Uncle Sam's land sale -- not the bargain some expected
Dotting a 750-acre tract in the outlying woods of this affluent Boston suburb stand several abandoned concrete buildings that once housed ammunition for the Navy during World War II.
The parcel is one of hundreds nationwide that the federal government wants to sell. Interior Secretary James Watt has indicated there are no plans to sell more than 5 percent of federal lands. But that amounts to 35 million acres, an area roughly the size of Florida.
Hingham wants Massachusetts to buy the property and add it to a nearby state park. But Uncle Sam wants fair market value for the property, and no longer intends to donate it to states and localities or sell it at preferential prices. The state is concerned that it may not be able to pick up the tab.
Caught in the middle are Hingham residents, concerned that developers - who would be more willing than the state to pay the going rate for the land - might build hundreds of homes in the area, taxing schools and water supplies.
The high asking price for once-cheap land is but one hitch in the Reagan administration's plan to promulgate the largest sale of federal land in a century - a program that has sparked controversy from Bucks Harbor, Maine, to Hawaii's Waikiki Beach.
The federal government owns 744 million acres nationwide, nearly one-third of the country's land mass. The initial phase of the land-sales program was the listing of 307 parcels constituting 60,000 acres, announced July 1. Ranging from prime open acreage in downtown Honolulu to mothballed military bases and vacant office buildings, the property is seen as a gold mine of potential revenue by the goverment and a boon to the private sector. These ''real properties'' differ from so-called public lands, parcels of which will be identified in the next phase of the operation.
''It's hard to imagine a program that could make more money and not cost anyone his job or result in any budget cuts,'' says Bruce Selfon, acting director of the Property Review Board, a Cabinet-level committee established by the Reagan administration to determine which federal lands should be sold.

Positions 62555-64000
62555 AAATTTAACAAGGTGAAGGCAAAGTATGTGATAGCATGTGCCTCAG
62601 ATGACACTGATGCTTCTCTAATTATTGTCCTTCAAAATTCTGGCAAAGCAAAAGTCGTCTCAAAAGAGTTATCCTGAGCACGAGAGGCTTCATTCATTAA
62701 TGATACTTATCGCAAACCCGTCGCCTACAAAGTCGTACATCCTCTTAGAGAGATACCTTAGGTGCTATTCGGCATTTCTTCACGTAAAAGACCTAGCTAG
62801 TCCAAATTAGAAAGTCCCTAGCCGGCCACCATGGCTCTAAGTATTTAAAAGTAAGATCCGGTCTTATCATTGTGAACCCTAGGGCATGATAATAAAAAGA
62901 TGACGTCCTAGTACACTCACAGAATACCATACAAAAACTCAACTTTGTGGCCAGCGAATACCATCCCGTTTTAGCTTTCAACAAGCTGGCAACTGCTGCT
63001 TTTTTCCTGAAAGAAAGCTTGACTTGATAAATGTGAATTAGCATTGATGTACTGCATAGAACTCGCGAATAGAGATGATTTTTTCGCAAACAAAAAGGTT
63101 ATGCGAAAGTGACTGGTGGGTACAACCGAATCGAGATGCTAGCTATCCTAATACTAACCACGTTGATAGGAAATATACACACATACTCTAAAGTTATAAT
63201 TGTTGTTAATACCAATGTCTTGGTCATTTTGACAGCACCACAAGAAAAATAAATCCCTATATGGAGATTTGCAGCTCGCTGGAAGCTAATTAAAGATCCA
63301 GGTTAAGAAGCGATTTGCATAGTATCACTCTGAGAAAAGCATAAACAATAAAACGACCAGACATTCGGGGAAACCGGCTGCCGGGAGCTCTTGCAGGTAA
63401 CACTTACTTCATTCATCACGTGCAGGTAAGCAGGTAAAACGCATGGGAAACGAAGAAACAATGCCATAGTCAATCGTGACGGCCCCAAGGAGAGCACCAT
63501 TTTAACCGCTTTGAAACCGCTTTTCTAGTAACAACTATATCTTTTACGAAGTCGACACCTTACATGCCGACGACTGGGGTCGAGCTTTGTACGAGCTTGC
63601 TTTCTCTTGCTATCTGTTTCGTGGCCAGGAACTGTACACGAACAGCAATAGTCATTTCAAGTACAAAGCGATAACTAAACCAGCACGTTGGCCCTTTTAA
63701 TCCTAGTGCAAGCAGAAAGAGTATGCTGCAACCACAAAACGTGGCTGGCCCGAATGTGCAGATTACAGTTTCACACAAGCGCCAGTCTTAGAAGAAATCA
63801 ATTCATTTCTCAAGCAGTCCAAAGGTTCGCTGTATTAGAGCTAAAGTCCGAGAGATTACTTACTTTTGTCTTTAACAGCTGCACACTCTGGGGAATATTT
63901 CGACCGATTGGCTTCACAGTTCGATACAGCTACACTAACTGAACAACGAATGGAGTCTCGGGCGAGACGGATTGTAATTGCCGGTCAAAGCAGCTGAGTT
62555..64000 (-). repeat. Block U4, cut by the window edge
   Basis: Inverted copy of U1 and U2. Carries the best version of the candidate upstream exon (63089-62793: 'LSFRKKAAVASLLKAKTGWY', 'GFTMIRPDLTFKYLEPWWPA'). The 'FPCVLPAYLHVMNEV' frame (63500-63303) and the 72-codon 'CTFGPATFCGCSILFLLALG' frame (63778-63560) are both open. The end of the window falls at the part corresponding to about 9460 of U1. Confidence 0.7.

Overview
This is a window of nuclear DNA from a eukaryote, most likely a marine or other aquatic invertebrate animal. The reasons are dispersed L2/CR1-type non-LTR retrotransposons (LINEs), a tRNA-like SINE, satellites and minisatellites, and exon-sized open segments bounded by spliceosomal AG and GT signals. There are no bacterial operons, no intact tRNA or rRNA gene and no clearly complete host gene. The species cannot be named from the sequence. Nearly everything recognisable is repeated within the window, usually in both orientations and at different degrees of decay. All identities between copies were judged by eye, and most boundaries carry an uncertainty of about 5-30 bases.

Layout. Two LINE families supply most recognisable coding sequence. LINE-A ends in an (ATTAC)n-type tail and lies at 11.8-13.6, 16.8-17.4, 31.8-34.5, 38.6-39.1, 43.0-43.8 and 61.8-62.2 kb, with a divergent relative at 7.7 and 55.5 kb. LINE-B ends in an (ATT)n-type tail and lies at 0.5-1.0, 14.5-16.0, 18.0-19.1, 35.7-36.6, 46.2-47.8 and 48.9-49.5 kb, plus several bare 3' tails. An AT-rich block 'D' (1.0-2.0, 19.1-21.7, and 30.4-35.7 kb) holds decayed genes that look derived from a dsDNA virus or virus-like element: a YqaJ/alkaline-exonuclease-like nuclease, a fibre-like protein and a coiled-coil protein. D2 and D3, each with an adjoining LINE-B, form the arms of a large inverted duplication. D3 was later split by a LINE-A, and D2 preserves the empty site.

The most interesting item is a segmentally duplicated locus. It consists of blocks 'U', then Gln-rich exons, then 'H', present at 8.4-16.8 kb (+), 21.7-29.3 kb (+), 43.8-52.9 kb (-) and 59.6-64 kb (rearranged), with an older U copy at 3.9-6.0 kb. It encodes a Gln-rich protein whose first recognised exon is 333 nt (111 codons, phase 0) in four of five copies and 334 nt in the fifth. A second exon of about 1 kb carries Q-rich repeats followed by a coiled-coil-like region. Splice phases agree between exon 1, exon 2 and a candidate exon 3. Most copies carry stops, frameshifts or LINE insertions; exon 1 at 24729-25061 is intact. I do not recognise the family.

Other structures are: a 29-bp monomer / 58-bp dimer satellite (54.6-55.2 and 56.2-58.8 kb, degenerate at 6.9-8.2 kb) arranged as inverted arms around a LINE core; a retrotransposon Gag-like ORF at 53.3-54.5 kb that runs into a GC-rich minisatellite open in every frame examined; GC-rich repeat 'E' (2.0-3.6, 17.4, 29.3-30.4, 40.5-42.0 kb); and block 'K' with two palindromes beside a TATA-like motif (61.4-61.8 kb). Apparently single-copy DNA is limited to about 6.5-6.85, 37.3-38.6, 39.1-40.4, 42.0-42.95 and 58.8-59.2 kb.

Sudden interest in the potpourri of property that has long lain idle is both economic and ideological. The ostensible purpose is to generate revenue to ease the national debt, and to unburden the government of the costly management of unproductive land. The program calls for revenues of $1.3 billion from property sales in 1983, and $4 billion or more for each succeeding year.
But beyond the lure of revenue, the program jibes with the Reagan administration's firm belief that the nation's resources can best be utilized by the private sector.
''The President's concern all along has been the intrusive presence of the government,'' says an Office of Management and Budget official. ''It is a good government initiative, not just a revenue initiative.''
Inclusion of public lands in the sell-off has some environmentalists squirming uncomfortably. Secretary Watt makes clear that there is no intention of selling off National Parks, wildlife refuges, wilderness areas, or wild and scenic rivers.
Still, some say that the talk of raising billions of dollars does not square with assurances of limiting land sales to property that is environmentally benign. ''Figure it out,'' says Rebecca Leet of the Wilderness Society, ''you're not going to make $17 billion by selling off a parcel here and a parcel there. And with the national debt at a trillion dollars, you can't hope but to remove a sliver of the interest on the debt.''
Robert Hall, an aide to Gov. Richard Lamm of Colorado, cites Western concerns over the emphasis some are placing on projected revenue. ''We'd feel a lot better if this were being driven by good land management policies rather than revenue considerations,'' he says.
In what may be a harbinger of future legal action, three environmental groups - the Washington-based National Wildlife Foundation and Natural Resources Defense Council, and the Conservation Law Foundation of New England, filed suit Sept. 30 in Boston to block federal government plans to sell 35 million of public lands.